Horrific terrorist acts abroad have sparked fears of international travel—and of Muslims and Syrian refugees—and warnings to "be aware" of risks. The psychological dynamics that drive exaggerated fears also were at work in 1942, as my family observed first hand.
Imagine yourself as a traumatized passenger on a transatlantic flight that has run out of fuel and is seemingly destined to crash in the ocean. Such was the real life experience of psychologist Margaret MacKinnon, who, with colleagues, later compared passengers' memories with actual flight events. Their findings teach us a lesson about human memory.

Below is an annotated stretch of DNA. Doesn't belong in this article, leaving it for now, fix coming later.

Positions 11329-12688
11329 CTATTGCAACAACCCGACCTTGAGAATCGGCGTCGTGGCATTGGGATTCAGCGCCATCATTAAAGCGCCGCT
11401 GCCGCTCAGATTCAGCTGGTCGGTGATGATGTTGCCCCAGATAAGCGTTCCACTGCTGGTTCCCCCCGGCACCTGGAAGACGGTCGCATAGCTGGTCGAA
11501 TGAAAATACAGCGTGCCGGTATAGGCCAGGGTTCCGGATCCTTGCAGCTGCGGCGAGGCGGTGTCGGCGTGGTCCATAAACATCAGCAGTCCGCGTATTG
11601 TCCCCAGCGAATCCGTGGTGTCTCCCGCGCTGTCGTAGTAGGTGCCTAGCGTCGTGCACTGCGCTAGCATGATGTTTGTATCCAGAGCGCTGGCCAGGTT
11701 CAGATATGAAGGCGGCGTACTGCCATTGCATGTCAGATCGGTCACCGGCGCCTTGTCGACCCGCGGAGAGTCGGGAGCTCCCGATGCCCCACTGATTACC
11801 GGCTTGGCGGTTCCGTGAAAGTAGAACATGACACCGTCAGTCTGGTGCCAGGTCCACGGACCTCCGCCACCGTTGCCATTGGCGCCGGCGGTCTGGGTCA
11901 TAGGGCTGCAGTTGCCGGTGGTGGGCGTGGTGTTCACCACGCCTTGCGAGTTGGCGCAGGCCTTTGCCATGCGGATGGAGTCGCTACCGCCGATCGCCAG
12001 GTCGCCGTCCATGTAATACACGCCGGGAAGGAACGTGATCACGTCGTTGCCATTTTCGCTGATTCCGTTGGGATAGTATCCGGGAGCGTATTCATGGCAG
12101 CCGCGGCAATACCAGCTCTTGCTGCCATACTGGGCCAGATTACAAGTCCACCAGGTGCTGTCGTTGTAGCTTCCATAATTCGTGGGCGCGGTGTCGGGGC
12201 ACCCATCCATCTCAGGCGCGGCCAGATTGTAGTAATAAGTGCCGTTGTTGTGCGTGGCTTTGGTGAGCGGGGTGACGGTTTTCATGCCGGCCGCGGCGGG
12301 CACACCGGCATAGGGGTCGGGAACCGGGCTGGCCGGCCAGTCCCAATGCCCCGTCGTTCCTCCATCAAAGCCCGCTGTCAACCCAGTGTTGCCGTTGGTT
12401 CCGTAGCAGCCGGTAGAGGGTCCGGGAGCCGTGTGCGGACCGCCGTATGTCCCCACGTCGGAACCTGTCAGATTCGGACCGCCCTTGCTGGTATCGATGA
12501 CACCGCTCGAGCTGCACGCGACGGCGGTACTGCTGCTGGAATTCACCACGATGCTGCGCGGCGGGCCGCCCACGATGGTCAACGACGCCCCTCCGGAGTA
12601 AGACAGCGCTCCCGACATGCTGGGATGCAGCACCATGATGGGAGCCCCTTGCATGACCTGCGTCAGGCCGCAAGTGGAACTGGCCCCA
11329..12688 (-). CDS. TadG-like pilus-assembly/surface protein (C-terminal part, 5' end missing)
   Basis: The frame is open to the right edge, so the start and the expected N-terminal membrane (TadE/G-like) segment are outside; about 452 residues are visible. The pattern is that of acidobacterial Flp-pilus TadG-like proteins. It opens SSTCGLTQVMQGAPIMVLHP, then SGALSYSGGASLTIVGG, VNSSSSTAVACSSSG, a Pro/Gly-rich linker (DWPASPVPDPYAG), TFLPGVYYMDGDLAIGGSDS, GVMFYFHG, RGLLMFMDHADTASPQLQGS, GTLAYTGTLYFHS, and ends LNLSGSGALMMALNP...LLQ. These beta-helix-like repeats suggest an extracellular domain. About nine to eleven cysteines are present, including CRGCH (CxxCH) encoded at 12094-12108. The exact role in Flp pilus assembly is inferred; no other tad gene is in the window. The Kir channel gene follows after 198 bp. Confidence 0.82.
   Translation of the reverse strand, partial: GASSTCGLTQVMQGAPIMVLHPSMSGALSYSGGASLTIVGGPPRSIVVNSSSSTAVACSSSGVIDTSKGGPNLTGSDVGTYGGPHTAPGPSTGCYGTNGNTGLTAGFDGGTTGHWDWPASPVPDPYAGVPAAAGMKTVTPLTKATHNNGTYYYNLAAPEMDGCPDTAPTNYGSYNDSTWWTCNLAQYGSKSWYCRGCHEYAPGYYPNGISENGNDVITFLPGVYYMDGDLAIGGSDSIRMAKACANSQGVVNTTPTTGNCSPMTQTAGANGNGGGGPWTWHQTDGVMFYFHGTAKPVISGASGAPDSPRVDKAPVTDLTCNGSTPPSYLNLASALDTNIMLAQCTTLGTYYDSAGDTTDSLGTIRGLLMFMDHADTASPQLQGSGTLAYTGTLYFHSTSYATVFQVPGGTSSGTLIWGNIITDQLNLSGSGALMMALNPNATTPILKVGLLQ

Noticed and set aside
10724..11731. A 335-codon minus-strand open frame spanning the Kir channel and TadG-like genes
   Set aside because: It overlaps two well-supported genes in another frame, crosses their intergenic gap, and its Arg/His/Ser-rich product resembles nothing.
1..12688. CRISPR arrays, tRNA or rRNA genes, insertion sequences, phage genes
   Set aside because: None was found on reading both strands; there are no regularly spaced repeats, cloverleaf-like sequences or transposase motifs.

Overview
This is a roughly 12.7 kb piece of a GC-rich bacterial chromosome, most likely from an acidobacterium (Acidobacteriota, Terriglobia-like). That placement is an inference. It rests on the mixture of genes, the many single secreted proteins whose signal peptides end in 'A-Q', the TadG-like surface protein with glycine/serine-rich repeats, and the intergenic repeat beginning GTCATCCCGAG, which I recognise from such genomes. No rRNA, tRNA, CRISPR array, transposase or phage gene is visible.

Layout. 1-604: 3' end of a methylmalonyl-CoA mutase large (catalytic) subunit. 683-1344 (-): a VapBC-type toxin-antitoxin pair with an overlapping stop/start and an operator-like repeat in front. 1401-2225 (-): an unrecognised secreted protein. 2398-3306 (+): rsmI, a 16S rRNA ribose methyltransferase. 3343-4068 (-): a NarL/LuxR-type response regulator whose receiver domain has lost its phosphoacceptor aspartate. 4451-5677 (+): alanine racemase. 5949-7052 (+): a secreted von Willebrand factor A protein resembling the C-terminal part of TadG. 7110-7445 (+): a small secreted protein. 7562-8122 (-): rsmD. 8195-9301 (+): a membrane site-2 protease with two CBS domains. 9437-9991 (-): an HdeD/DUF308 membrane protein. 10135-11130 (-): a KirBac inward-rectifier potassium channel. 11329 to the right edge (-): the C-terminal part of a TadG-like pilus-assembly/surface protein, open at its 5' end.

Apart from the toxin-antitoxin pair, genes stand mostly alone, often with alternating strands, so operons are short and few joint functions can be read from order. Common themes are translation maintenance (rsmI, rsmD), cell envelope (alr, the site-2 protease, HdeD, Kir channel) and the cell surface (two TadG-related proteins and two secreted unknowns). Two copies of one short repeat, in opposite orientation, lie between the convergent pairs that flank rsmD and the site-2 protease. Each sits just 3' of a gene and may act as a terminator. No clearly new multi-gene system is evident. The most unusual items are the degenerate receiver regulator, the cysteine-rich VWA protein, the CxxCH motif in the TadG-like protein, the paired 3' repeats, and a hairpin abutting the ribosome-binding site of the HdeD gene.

Are those who drink several cups of tea a day at less risk of depression than those who have little or none? If so, does this indicate that tea drinking helps protect against depression? Eleven studies suggest some answers.